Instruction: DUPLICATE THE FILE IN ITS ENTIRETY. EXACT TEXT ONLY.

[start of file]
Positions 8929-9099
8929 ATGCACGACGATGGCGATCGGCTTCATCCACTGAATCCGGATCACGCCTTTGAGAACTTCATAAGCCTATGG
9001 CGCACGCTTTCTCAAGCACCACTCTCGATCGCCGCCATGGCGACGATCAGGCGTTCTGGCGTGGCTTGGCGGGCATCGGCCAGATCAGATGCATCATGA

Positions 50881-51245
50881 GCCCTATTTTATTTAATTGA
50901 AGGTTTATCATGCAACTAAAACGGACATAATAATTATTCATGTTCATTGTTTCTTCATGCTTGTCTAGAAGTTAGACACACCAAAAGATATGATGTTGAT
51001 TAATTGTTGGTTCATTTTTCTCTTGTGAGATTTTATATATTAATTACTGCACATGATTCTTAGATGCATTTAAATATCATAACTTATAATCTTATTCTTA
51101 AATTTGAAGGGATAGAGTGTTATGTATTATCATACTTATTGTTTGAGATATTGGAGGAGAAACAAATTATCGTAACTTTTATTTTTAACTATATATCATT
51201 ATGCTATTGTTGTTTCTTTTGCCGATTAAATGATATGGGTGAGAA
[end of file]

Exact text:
Positions 8929-9099
8929 ATGCACGACGATGGCGATCGGCTTCATCCACTGAATCCGGATCACGCCTTTGAGAACTTCATAAGCCTATGG
9001 CGCACGCTTTCTCAAGCACCACTCTCGATCGCCGCCATGGCGACGATCAGGCGTTCTGGCGTGGCTTGGCGGGCATCGGCCAGATCAGATGCATCATGA

Positions 50881-51245
50881 GCCCTATTTTATTTAATTGA
50901 AGGTTTATCATGCAACTAAAACGGACATAATAATTATTCATGTTCATTGTTTCTTCATGCTTGTCTAGAAGTTAGACACACCAAAAGATATGATGTTGAT
51001 TAATTGTTGGTTCATTTTTCTCTTGTGAGATTTTATATATTAATTACTGCACATGATTCTTAGATGCATTTAAATATCATAACTTATAATCTTATTCTTA
51101 AATTTGAAGGGATAGAGTGTTATGTATTATCATACTTATTGTTTGAGATATTGGAGGAGAAACAAATTATCGTAACTTTTATTTTTAACTATATATCATT
51201 ATGCTATTGTTGTTTCTTTTGCCGATTAAATGATATGGGTGAGAA